Big movie means a big cast, and a big cast means an abundance of set visit interviews. Not only did we get to speak with the man in charge himself, director Tarsem Singh, but Stephen Dorff (Stavros), Freida Pinto (Phaedra), Luke Evans (Zeus), Henry Cavill (Theseus), Kellan Lutz (Poseidon) and Isabel Lucas (Athena), too. Rather than forcing you to ogle your computer screen for hours sorting through transcriptions, I bring you the best of the best of each.

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Set Visit: Immortals

“Dawn of War”? “War of Gods”? “Immortals”?

Regardless of what Tarsem Singh’s massive 3D spectacle is called, it’s still a film involving Greek mythology and therefore, one that’s constantly compared to 2010’s Clash of the Titans. In spite of my personal disappointment in “Clash,” Immortals was my very first set visit, so the moment I committed to visiting the Montreal set, any and all Greek god-related skepticism was behind me; I was thrilled to be getting a first-hand look at the world of Immortals.

In June 2010, journalists from all over the world convened at La Cité du Cinéma, a massive film production facility responsible for films including Death RaceThe AviatorThe Day After TomorrowSecret Window and now Immortals. After a few minutes in the facility’s trophy room – the lobby decorated with posters of past productions – we made our way to the first stop on our tour, the production office.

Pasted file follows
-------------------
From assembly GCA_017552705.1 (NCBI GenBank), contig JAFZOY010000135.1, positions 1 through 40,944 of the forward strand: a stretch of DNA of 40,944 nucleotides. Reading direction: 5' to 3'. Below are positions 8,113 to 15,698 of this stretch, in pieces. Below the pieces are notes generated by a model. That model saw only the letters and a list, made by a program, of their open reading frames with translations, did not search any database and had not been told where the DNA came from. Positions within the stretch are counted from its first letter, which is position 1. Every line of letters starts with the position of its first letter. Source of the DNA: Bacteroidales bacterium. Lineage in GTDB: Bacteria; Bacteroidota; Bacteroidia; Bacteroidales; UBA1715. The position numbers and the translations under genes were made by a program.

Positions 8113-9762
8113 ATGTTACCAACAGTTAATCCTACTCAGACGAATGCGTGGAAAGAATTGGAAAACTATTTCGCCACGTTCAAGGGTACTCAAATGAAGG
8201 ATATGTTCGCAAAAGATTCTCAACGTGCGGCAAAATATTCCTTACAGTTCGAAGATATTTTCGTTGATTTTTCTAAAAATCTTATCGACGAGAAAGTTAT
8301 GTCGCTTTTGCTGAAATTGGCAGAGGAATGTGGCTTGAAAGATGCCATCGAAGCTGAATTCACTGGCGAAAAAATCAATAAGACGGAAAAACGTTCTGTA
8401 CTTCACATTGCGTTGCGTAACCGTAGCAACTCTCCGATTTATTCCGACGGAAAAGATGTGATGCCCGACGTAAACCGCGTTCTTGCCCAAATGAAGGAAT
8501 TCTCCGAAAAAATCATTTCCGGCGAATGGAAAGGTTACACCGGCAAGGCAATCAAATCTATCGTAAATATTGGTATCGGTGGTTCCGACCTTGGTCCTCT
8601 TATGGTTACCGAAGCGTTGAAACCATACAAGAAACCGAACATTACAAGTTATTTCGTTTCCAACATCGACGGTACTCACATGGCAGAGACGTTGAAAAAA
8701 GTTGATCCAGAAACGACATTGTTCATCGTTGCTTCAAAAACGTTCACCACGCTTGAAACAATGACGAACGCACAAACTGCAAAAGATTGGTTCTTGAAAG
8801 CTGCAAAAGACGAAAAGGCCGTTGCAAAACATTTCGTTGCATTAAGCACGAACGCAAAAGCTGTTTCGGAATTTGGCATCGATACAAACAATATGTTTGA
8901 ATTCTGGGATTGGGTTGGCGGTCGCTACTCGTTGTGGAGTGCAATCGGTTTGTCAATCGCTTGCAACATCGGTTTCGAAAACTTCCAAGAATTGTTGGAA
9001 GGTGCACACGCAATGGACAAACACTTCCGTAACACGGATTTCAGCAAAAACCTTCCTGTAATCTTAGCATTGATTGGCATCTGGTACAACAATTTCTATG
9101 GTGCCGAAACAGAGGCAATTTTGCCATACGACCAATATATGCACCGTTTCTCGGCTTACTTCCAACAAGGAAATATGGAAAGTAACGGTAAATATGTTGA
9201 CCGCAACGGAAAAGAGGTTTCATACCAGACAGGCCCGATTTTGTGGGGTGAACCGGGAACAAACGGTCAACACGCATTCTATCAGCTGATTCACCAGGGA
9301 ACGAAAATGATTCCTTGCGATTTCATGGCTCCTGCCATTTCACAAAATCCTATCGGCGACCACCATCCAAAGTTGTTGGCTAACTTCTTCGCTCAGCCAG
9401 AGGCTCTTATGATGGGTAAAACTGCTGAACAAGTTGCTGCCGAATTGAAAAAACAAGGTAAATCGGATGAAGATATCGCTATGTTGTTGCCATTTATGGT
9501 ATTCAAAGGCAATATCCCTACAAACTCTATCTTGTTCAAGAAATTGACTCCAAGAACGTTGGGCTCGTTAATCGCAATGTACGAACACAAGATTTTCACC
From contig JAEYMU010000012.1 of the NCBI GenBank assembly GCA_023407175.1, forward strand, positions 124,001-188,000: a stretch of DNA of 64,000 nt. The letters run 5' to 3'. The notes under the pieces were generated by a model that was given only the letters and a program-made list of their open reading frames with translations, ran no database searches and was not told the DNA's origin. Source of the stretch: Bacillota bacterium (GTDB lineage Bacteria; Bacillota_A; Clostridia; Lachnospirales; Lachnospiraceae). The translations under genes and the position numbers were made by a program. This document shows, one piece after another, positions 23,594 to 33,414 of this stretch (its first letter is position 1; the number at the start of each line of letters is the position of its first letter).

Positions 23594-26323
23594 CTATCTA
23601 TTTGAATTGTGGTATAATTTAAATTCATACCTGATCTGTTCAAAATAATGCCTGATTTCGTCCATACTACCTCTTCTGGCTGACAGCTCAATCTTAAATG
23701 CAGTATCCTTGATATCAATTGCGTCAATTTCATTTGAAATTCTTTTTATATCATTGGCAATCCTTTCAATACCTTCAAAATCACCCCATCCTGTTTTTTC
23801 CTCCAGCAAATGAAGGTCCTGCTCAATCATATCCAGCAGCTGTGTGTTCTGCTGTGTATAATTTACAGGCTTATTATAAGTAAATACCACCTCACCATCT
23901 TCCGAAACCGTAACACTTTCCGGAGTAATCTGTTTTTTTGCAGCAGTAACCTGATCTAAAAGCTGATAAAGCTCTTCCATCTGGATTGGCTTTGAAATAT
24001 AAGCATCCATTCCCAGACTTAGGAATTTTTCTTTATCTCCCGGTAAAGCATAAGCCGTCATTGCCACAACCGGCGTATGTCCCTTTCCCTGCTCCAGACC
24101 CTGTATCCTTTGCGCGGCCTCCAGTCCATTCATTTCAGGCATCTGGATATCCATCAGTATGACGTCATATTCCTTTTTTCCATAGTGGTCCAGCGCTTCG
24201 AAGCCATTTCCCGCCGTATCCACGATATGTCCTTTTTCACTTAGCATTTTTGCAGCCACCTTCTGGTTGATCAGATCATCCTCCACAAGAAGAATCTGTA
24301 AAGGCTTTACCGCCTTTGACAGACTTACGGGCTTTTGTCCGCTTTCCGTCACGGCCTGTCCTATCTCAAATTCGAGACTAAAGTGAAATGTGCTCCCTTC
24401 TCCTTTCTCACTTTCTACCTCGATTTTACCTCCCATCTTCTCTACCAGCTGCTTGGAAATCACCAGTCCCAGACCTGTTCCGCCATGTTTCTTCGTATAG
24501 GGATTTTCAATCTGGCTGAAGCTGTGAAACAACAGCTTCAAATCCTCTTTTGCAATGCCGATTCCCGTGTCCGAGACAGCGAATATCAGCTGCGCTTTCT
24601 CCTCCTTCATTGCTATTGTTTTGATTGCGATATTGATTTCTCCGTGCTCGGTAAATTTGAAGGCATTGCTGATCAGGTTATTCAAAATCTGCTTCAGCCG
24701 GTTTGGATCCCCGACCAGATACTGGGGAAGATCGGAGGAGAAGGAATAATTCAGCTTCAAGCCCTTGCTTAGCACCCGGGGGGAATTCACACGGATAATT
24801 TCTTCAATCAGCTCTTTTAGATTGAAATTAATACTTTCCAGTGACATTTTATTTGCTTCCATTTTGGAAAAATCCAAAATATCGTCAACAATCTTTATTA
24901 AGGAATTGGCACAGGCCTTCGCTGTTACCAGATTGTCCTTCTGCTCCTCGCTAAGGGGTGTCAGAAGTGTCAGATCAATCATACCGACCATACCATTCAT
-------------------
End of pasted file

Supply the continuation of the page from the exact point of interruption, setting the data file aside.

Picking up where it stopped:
The room was packed with tables, all littered with schedules, sketches and assorted notes except for an area cleared out to make room for a giant conference table for the visiting journalists. The Immortals staff wasted no time and had us sit down for the first of many presentations.

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Cinematical Seven: Moneymakers Who Don’t Deserve Their Box Office

Good movies are overlooked all the time. It’s sad, but it happens. Perhaps the production just doesn’t secure the means to play on enough screens or maybe it’s the fault of the film’s PR team. No matter who or what is to blame, it’s a shame to see a good movie go unrewarded, but the absolute travesty is when a hunk of big studio garbage is rewarded when it fails to deliver anything of value.

Yes, we have had our fair share of impressive productions that rightfully earned hefty domestic box office hauls like ‘Toy Story 3’ and its $414.3 million, ‘Inception’ and its $312.1 million and ‘How to Train Your Dragon’ and its $217.6 million, but the list of the year’s top earners is largely populated by films that just weren’t very good. ‘Alice in Wonderland’ made for a fine trip to the theater, but did it really deserve to cross the $1 billion mark worldwide? And what about ‘Shrek Forever After?’ It might have been better than the franchise’s third installment, but it certainly doesn’t deserve its $238.4 domestic earnings.